Teach Your Kitten to Enjoy Being Touched

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You’ve just brought a new kitten home to the family. Although it’s loads of fun to watch this revved up little being run, tumble and explore everything, you need to start the training process right away. Many cat parents are good at kitten-proofing the home, teaching kitty where the food and litter are, etc., but one area where people don’t plan ahead is teaching the youngster to accept being touched. Looking at your healthy, active, fun-loving kitten, it’s hard to picture a time in the future when she’ll need medication (either orally or topically). If you haven’t gotten her comfortable with having her ears handled or having your fingers near her mouth then I’m pretty sure the first time you attempt to medicate her won’t be a pleasant experience for anyone. Young Kitten

Be a Gentle Teacher

Kittenhood is also the time when you want to get your furry new family member introduced to having her teeth cleaned and her nails trimmed. The sooner you expose her to these experiences, the easier it’ll be later on. If you don’t work on nail trimming when your cat is a kitten you stand a very good chance of never being able to safely keep those nails in good shape. You don’t want to have to make a trip to the veterinary clinic once a month just to do nail trimming when you have the opportunity right now to begin the training process.

It Begins with Touch

Start off on the right foot by planning ahead and preparing your cat to accept and hopefully even enjoy being touched. Some kitties like being touched in particular areas but are sensitive about other parts of their body. Many cats can be paw-shy and they don’t like having their claws touched.  Help your kitten learn to associate being touched in sensitive areas by petting near that area one or two times and then offering a treat. playful kitten on his back

If you have a kitten who dislikes having her ears handled, stroke her on the back of the head or on the chest and then offer a treat or a little portion of her regular food. You’ll quickly learn your cat’s petting area preferences. Gradually ease into being able to offer one gentle stroke near an ear and then offer an additional treat. Don’t forget to do the same on the other ear. Slowly work up to being able to touch the ear briefly and then increase the length the time you handle the ear. Don’t overdo it though. Keep the whole experience positive. If done correctly, your kitten will learn that allowing herself to be touched results in something pleasurable and the experience is quick, gentle and safe. It’s critical to your success that the petting session in those sensitive areas be over while it’s still a positive experience. If you touch the ear or another body part too long, you risk having your kitten start to struggle and then she’ll begin to associate the experience with something unpleasant.kitten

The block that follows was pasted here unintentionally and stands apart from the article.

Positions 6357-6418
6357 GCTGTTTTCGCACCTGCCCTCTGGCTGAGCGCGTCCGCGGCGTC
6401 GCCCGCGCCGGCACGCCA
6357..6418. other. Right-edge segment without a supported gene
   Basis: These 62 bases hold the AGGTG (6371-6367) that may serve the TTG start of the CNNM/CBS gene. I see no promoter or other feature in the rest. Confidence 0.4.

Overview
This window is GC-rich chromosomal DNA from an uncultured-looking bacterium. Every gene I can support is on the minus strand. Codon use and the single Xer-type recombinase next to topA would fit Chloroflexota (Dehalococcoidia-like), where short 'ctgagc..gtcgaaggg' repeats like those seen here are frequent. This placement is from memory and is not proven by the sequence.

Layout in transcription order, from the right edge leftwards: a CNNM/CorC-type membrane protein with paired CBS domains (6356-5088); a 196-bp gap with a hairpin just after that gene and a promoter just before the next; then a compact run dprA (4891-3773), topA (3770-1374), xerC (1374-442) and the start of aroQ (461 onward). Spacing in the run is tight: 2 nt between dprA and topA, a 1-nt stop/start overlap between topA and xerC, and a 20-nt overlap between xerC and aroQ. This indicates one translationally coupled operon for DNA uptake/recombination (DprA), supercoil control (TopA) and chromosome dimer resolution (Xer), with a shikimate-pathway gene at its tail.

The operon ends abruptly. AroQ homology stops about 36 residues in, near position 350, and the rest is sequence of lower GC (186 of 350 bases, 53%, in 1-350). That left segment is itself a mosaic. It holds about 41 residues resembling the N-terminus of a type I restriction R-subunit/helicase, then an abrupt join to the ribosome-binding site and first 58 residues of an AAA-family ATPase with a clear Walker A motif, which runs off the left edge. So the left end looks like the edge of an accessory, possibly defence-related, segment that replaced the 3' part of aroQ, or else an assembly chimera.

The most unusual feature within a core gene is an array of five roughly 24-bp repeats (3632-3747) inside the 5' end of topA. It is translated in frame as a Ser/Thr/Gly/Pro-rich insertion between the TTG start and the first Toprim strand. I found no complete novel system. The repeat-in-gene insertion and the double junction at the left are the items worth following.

The Sooner the Better

Remember, start early and be gentle. Take baby steps and always end on a positive note. If you’re consistent you’ll increase your chances of having an adult cat who comfortably tolerates teeth cleaning, ear cleaning, nail trimming, grooming, tick removal or anything else that requires being touched.

Need More Information?

For more specifics on helping your kitten bond with you or for step-by-step instructions on kitten training, refer to the book Think Like a Cat by Pam Johnson-Bennett.

Think Like a Cat by Pam Johnson-Bennett



We’re sorry but Pam is unable to respond to questions or remarks posted in the comment section. If you have a question about cat behavior, you can find many answers in the articles Pam writes for the website as well as in her best-selling books. 









About Pam Johnson-Bennett

Pam Johnson-Bennett is the host of Animal Planet UK's PSYCHO KITTY, She is a best-selling author of nine books, including Think Like a Cat: how to raise a well-adjusted cat – not a sour puss. For over 25 years, her books have been called cat bibles by veterinarians, behavior experts, shelters and cat parents worldwide. Pam is considered a pioneer in the field of cat behavior consulting. Pam owns Cat Behavior Associates, a private veterinarian-referred behavior company in Nashville, TN.

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